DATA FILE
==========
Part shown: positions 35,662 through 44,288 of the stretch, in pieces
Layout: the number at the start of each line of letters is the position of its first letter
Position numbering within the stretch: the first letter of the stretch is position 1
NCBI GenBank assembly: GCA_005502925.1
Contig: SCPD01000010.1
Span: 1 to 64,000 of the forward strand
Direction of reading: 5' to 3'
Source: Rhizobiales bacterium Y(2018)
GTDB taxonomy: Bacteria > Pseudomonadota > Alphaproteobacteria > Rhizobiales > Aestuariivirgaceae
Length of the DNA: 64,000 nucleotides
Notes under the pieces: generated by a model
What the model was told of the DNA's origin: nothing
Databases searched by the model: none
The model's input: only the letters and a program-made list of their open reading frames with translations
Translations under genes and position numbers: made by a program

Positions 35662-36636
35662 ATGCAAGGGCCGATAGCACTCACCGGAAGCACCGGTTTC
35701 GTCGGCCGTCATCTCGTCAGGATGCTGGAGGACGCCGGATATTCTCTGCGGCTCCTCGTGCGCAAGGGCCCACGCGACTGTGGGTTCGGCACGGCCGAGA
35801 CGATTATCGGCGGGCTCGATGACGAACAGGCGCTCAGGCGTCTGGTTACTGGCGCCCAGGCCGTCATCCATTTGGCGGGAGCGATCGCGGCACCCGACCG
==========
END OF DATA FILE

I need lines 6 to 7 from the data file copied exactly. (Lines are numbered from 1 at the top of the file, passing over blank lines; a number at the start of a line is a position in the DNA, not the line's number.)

Span: 1 to 64,000 of the forward strand
Direction of reading: 5' to 3'